Updated: Sep 12, 2019
The We Company, previously leading office Space-as-a-Service provider WeWork, welcomed 2019 with two big announcements:
1) an additional $2 billion investment from SoftBank valuing the company at $47 billion,
2) going forward, WeWork will be rebranded as The We Company with 3 main offerings:
- WeWork turnkey office-as-a-service
- WeLive serviced housing-as-a-service
- WeGrow extracurricular networking-as-a-service
Many in the business media have opined that given the company’s year-end 2018 annualized revenue of $2.5 billion, and likely more than $1 billion in losses (as a private enterprise, financial results are not publicly disclosed, $1 billion figure is conservative extrapolation of historical operating results reported by reputable news agencies), The We Company’s $47 billion valuation is inflated and questionable.
I have no insider knowledge of how Adam Neumann, CEO of The We Company and Masayoshi Son, CEO of Softbank view the company and its prospects, but the company is well-positioned to launch a Lifestyle-as-a-Service (LaaS) business model, which supported by its highly valuable membership network, creates: 1) a valuable business franchise with multiple high-growth opportunities and: 2) a protective moat against competitors, that rationally supports the company’s $47 billion valuation.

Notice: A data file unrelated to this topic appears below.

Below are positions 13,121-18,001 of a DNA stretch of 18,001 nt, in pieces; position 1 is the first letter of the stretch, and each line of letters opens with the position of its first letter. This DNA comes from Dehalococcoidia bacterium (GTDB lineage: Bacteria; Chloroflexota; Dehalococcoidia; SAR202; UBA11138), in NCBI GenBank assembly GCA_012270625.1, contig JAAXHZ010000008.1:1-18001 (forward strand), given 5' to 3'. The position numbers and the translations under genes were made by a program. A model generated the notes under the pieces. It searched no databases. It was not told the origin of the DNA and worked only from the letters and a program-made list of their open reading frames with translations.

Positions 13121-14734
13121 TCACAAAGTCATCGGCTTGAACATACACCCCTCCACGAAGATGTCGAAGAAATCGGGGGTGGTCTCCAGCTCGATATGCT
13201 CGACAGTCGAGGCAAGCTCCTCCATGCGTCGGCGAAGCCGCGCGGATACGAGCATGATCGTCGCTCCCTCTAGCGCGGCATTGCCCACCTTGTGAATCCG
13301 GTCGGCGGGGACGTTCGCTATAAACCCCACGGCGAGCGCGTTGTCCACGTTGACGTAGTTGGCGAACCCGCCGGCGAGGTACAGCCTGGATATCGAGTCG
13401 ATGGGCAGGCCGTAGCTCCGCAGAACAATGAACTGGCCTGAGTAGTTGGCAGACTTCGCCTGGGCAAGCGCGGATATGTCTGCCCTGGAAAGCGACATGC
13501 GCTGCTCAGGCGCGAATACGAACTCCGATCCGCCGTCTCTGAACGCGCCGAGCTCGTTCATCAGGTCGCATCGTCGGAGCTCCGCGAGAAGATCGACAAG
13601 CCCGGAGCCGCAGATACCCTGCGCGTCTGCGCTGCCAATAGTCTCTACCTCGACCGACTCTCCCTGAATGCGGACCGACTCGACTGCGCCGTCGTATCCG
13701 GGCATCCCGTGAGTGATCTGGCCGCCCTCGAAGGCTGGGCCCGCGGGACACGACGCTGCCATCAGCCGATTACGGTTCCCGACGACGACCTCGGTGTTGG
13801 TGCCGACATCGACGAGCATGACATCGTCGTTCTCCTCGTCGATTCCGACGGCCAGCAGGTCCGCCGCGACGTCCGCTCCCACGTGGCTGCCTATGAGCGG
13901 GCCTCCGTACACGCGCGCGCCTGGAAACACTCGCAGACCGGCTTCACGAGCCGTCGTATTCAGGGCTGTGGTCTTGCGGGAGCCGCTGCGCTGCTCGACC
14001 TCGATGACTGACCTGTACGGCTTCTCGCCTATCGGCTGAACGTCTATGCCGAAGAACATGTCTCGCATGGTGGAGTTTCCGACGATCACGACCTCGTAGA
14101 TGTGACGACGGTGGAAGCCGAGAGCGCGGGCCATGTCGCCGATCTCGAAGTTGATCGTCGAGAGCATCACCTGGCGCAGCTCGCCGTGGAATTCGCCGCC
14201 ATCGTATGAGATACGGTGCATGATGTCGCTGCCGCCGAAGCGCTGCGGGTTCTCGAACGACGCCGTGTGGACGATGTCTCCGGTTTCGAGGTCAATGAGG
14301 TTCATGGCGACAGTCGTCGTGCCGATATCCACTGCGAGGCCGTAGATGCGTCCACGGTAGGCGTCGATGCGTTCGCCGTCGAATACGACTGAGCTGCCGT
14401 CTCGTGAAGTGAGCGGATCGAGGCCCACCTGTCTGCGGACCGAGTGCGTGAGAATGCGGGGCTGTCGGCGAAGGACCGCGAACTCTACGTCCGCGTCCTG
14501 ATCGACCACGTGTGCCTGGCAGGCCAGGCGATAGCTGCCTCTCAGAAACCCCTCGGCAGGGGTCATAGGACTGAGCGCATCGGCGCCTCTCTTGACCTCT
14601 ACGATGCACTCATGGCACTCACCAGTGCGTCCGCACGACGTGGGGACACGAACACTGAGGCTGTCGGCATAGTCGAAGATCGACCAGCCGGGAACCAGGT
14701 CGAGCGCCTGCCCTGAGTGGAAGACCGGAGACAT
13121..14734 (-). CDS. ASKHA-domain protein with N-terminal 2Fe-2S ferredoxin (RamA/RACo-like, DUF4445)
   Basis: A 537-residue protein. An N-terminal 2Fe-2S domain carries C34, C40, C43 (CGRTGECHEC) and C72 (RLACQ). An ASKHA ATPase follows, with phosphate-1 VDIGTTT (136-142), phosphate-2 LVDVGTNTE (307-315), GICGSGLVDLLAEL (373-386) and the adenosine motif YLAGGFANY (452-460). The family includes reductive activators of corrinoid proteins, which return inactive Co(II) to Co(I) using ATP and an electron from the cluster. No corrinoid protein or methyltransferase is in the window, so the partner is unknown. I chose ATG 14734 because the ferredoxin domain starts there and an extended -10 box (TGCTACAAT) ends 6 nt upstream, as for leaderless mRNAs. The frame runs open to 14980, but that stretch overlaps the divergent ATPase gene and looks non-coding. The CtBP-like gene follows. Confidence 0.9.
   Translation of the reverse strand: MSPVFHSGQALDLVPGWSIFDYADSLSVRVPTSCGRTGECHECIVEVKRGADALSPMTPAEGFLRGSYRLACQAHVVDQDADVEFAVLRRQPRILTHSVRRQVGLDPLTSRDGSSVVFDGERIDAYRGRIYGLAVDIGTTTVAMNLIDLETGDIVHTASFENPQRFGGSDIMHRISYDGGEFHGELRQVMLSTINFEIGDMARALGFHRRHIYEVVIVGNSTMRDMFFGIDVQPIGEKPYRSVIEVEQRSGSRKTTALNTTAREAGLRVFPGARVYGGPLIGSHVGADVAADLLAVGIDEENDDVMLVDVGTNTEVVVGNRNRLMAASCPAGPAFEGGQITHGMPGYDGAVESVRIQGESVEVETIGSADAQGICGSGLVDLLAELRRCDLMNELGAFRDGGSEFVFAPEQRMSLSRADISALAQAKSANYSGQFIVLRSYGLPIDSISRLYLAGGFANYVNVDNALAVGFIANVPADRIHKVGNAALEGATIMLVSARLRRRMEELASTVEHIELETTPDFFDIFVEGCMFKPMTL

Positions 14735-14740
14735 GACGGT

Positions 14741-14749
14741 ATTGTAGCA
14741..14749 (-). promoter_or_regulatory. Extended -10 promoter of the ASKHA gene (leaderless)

The We Company is superbly-positioned to deliver a LaaS value proposition to its membership network.
Hypothetical The We Company Lifestyle-as-a-Service (LaaS) Membership:
- access to available WeLive serviced housing globally - LIVE
- access to available WeWork turnkey office space globally - WORK
- free meals 3 times a day at WeLive community cafeteria - EAT
- free snacks and drinks at WeWork stocked kitchens - EAT
- preferred access to WeWork/WeLive community programming - PLAY
- preferred pricing on offerings from members/partners - LIVE / WORK / EAT / PLAY
- $5,000/month membership
While the above LaaS product description and pricing is hypothetical, it’s not difficult to imagine why the subscription would be attractive to The We Company’s fast-growing membership network of 320,000+ entrepreneurial, socially and professionally collaborative, and generally well-compensated professionals.